Dec 5, 2018 | Featured in: Watching Backyard Birds, December 2018

These Holiday Gift Ideas Are for the Backyard Birds

Birds may not celebrate human holidays, but you can get gifts for them, too: give them food, shelter, and safety in your yard.

Birds might not celebrate human holidays, but they are well aware of shorter days, longer nights, and dropping temperatures. Since most of us celebrate winter holiday by giving gifts, here are some ideas for holiday presents for backyard birds. They'll show you their gratitude by using them, and, if you've placed them properly, by coming into closer view.

#1. A Christmas tree. You've probably read it on these pages before, but if you chop down or buy a real evergreen tree to place in your house for a week or two during the holidays, rather that hauling it to the curb for trash pick-up in the early days of 2019, haul it to the backyard within sight of your favorite bird-viewing window. You can wire it to an upright post (such as a permanent clothesline post or swing set support), or just lay it on its side. Toss a cup of sunflower hearts or mixed seeds into its branches now and then. Birds appreciate a sheltered place to dine and sleep, and that's true whether you live in frigid Fargo, balmy Boca Raton, or sunny San Diego. Leave the tree out as long as you're willing to look at it, and expect to clean up the dropped needles.

#2. Heated birdbath or birdbath heater. Those who winter in areas that seldom freeze can skip this one, but for the rest of us: Birds need to drink year-round, and during prolonged frigid spells, a heated birdbath is likely to be a popular spot in your neighborhood. Shallow baths are best. Add rocks to a deep bowl to make the water shallow—as in the case of a heated dog bowl. You don't need to buy a heated birdbath—birdbath heaters are available and affordable, and can be used in a birdbath you already own. Refill as needed, and replace the water every week or so. At the same time, give the bowl a good brushing. Don't be surprised to find birds that don't eat seeds, suet, or other common feeder offerings stopping by to have a little drink.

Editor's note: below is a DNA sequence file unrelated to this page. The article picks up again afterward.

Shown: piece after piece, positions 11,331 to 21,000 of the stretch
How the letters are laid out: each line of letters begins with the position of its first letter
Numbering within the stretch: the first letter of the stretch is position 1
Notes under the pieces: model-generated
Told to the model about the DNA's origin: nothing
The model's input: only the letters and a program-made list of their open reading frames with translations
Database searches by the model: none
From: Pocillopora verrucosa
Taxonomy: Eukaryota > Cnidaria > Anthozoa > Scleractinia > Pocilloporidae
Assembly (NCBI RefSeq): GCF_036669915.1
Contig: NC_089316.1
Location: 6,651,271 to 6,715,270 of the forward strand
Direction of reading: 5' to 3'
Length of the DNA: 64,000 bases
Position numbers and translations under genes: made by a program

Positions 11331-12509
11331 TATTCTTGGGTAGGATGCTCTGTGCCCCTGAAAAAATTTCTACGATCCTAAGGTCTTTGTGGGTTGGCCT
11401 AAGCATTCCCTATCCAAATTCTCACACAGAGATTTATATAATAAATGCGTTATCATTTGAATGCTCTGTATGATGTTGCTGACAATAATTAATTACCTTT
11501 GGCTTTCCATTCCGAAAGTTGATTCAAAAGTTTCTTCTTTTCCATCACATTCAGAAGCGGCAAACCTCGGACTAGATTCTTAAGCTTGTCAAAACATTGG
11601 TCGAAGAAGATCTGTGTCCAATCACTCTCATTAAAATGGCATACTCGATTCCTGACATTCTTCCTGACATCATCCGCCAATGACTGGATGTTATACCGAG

#3. Suet feeder with tail prop. Like all healthy birds, woodpeckers have two legs. But unlike other birds, the woodpecker's tail is stiff enough to serve as a solid support for its headbanging habit. Woodpeckers prefer suet feeders that have a prop for their tail. This can be accomplished by hanging a suet cage against a tree, rather than dangling free. Some suet feeders have a wooden extension below the wire holder, and such feeders can entice even large woodpeckers, including pileated.

#4. Nest box. Songbirds that nest in cavities often spend frigid or blustery winter nights in cavities, too. Putting out a nest box at this time of year will help wrens, bluebirds, chickadees, titmice, and other overwintering cavity nesters, and they might remember the location and return to that safe shelter in the spring, and use it for its intended purpose. Put a small layer of wood shavings, dry pine needles, or dry grass in the bottom of the box for insulation.